The Green New Deal

The Green New Deal will rekindle a vital sense of purpose, restoring public trust and refocusing the use of capital on delivering the rapid decarbonisation of almost every aspect of our economy that the science tells us is necessary, while also rapidly reducing inequality. In this way it can also help deliver a wide range of social benefits that will greatly improve quality of life now and in the future.

The Green New Deal includes policies and novel funding mechanisms that will reduce the emissions contributing to the climate crisis. It will transform our energy supply, transport systems, and the way we grow our food and use land, to end our reliance on the fossil fuels which we can’t afford to burn.  At the same time it will reduce demand for coal, oil and gas, to speed the transition and to make sure we don’t deplete other finite resources.

It consists of two main strands. Firstly, it entails a structural transformation of the regulation of national and international financial systems, and major changes to taxation. And, second, a sustained programme to invest in and deploy energy conservation and renewable energies, coupled with effective demand management, alongside the transformation of our transport infrastructure, the way we grow the food we eat, manage the land, and the way we work. This huge transformational programme must be designed to decarbonise the economy use of fossil fuels at the scale and speed that the science tells us is necessary, while focussing investment on the communities and places where investment is needed most. 

The Green New Deal will transform our energy supply, transport systems, and the way we grow our food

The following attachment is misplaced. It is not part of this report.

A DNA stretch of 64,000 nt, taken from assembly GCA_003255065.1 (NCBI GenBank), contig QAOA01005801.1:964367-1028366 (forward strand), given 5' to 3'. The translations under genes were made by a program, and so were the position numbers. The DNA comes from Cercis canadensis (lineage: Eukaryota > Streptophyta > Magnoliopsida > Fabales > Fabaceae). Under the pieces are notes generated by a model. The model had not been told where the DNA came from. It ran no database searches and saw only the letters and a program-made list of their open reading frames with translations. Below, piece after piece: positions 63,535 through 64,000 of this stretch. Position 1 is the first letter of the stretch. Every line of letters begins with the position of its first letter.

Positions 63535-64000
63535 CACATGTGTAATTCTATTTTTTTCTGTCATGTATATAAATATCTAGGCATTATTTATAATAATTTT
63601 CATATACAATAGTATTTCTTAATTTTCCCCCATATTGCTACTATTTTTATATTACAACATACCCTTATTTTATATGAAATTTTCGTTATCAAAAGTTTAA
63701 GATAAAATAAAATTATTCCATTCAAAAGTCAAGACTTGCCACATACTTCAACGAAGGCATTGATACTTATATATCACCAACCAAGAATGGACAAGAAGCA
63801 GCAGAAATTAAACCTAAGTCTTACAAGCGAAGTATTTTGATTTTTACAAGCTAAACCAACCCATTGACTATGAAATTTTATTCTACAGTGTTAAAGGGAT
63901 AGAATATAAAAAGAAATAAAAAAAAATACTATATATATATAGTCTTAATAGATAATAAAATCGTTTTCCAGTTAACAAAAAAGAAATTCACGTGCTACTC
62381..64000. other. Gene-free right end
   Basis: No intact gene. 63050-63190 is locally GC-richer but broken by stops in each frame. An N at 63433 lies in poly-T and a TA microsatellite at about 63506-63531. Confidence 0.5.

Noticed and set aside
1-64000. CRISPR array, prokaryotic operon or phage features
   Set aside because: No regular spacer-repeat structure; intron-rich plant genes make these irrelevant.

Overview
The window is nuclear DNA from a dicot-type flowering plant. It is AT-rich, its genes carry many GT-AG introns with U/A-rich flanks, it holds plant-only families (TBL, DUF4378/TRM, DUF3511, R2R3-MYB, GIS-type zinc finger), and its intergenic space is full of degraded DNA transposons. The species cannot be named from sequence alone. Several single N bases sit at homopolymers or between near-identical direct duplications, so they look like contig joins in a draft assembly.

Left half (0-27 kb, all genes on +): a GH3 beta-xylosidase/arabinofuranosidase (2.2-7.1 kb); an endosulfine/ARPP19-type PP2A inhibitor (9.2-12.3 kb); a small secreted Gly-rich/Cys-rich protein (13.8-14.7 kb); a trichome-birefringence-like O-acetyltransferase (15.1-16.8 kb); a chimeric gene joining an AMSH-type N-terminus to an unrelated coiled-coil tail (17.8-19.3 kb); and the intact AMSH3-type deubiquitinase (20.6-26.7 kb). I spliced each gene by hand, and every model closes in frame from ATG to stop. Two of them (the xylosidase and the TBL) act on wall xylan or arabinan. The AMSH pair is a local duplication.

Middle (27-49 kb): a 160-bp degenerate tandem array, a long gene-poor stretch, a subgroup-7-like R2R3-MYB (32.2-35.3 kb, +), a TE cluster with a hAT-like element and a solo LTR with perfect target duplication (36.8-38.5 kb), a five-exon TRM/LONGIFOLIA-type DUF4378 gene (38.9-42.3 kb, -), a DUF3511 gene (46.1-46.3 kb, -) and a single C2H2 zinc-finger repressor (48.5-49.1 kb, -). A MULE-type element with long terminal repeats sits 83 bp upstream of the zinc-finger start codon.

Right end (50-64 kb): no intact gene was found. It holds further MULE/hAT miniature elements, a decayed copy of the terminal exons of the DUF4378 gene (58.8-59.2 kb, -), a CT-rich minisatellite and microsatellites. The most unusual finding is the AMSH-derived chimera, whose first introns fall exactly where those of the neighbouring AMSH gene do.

The Green New Deal Group’s first report published in July 2008 was intended as a first word, not a last. Much has changed since 2008, but the root causes of the interlinked threats have not: the climate and ecological crises are more pressing and the time for effective action is running out fast. Corrosive inequality caused by an economy that isn’t working for the majority has increased around the world, and a finance system that works in the interests of a tiny elite leaves us dangerously exposed to further financial shocks.

There is huge potential, and growing support in the US, Canada, Europe, the UK and elsewhere for approaches based on a Green New Deal. In the UK, local authorities and local communities are showing real leadership, declaring emergencies and implementing the kind of policies called for in the Green New Deal, not waiting for national governments to act.

Action at the international level will be needed to build the orderly, well-regulated and supportive policy and financial environment that is required to transform the global economy, rapidly decarbonise and restore depleted ecosystems and habitats, providing ample quality employment in the process. Critically, this must include financial mechanisms to help the majority world adapt to the degree of climate change that is already inevitable, and transfer the resources and technology needed for decarbonisation built on the recognition that credit-fuelled overconsumption means that the world’s richest economies have built up massive ecological deficits.

Only by directly addressing the interlinked causes of these crises can we safeguard the climatic conditions in which human civilisation is possible. Respond in time, with a plan to transform the economy and finance, reversing inequality as we decarbonise, and we can lay the foundations for resilient, low-carbon high well-being economies, rich in fulfilling jobs, based on independent sources of energy supply, and in which communities can thrive.

Some useful reading...